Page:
YORK playwright Mike Kenny tells the unbelievable yet true story of Fenella, a Sumatran tiger cub from South Africa adopted by a Holmfirth family of acrobats in A Tiger's Tale, on tour at Pocklington Arts Centre tomorrow afternoon.

Presented by Rochdale's M6 Theatre Company with a cast of Owen Gaynor, Sophia Hatfield and Nicola Jayne Ingram, the play recounts how Fenella was given to the Overends, a family of West Riding circus entertainers, when they were touring South Africa in the 1930s.

She lived as a family pet in Holmfirth from 1939 to 1950, often to be spotted being walked on a lead by her owners past the nearby primary school, where children would be invited to pet her. She died on a sofa, much mourned by sisters Kassie and Meg, who had looked after her devotedly.

Kenny's show charts Fenella’s tale, from a circus train in South Africa, to a steamboat on the Atlantic Ocean and onward to Yorkshire as director Gilly Baskeyfield's ramshackle travelling troupe perform a high-spirited balancing act of circus, puppetry, songs and live music composed by James Atherton.

"The concept of the performance is that it's set up like a circus act with a group of storytellers, creating everything out of what they have in their wagon," says Kenny. "We have some acrobatics in the show, some juggling, live music, lots of silly jokes and there's pathos too."

Kenny, the Olivier Award-winning writer of York Theatre Royal's The Railway Children, was asked by Baskeyfield to turn the story of the Holmfirth Tiger into a play after she met one of the Overend sisters while working on an arts project.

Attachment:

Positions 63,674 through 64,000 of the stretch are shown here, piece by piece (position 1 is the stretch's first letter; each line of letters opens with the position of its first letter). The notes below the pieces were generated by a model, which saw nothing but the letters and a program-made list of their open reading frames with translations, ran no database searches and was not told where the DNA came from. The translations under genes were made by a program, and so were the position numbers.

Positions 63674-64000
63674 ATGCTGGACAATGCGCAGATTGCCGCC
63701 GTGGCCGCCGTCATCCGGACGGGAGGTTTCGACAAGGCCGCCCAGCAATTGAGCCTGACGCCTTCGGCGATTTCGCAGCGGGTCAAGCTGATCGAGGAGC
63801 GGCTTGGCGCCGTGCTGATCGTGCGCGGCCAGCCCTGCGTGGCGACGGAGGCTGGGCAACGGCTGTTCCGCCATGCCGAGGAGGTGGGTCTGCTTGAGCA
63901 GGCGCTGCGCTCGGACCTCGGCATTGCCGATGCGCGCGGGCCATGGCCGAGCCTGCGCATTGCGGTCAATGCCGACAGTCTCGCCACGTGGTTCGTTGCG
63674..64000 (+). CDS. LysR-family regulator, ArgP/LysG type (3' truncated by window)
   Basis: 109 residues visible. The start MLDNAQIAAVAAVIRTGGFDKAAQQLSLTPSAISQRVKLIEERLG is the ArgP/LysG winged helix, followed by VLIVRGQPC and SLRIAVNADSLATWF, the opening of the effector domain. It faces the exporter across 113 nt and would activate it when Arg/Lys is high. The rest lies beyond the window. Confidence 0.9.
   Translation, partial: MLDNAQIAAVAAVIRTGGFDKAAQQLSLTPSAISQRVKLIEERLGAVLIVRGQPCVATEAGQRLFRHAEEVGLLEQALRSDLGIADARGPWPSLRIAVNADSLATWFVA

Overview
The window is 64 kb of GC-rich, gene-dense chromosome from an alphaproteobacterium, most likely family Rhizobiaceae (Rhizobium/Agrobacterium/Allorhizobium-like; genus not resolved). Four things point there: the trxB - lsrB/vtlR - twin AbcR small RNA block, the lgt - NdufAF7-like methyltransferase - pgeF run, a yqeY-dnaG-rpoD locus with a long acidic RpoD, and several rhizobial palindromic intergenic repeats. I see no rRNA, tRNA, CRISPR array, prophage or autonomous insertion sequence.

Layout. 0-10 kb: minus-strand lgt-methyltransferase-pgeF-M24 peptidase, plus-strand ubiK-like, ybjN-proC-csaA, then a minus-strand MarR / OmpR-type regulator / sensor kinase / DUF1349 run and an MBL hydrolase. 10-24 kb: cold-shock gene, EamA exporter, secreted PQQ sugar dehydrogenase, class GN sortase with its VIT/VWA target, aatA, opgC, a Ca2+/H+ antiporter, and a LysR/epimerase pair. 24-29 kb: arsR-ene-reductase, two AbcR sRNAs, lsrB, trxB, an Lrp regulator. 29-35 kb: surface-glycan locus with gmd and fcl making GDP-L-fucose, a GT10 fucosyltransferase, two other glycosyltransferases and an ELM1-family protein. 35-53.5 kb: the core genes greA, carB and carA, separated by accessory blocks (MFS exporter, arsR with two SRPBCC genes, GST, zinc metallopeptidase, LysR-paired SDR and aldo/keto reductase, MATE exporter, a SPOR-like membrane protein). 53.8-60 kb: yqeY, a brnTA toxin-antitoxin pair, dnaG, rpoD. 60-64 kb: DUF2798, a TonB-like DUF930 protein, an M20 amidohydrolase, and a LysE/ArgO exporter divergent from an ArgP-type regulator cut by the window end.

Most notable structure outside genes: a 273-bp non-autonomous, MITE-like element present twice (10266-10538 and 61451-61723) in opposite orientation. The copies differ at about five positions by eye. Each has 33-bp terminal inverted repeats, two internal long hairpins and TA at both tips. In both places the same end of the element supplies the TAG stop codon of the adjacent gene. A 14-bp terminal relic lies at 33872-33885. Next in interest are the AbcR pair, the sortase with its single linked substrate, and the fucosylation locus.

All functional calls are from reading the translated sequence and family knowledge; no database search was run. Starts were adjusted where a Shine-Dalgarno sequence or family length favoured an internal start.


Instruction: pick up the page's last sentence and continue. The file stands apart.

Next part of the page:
York Press:

York playwright Mike Kenny

"Gilly thought it would make a great piece of theatre for children, but we had to approach Rosalind, a family member, to ask how she felt about us doing a play, and she was understandably protective about her family, so we took a while, talking to her, and she finally gave us permission and a lot of archive material too," says Kenny.

"It became a point of honour that everything I told in the story was true, apart from playing with time frames."

Stories of Fenella were plentiful, such as how she would eat her way through furniture. "There are still claw marks in the door frames at the family house," says Kenny. The Holmfirth Tiger never hurt anyone. "No-one ever lodged a complaint because all the locals rather liked her being in Holmfirth and when newspapers turned up trying to stir up a story, they were just sent away with a flea in their ear," says Kenny.

He has enjoyed getting his teeth into a new work after a run of adaptations. "Hallelujah! It's a real, precious rarity for me, and it's especially nice to do a Yorkshire story that's an original piece," he says.

M6 Theatre Company in A Tiger’s Tale, Pocklington Arts Centre, tomorrow (Friday) at 2.30pm. Box office: 01759 301547 or at pocklingtonartscentre.co.uk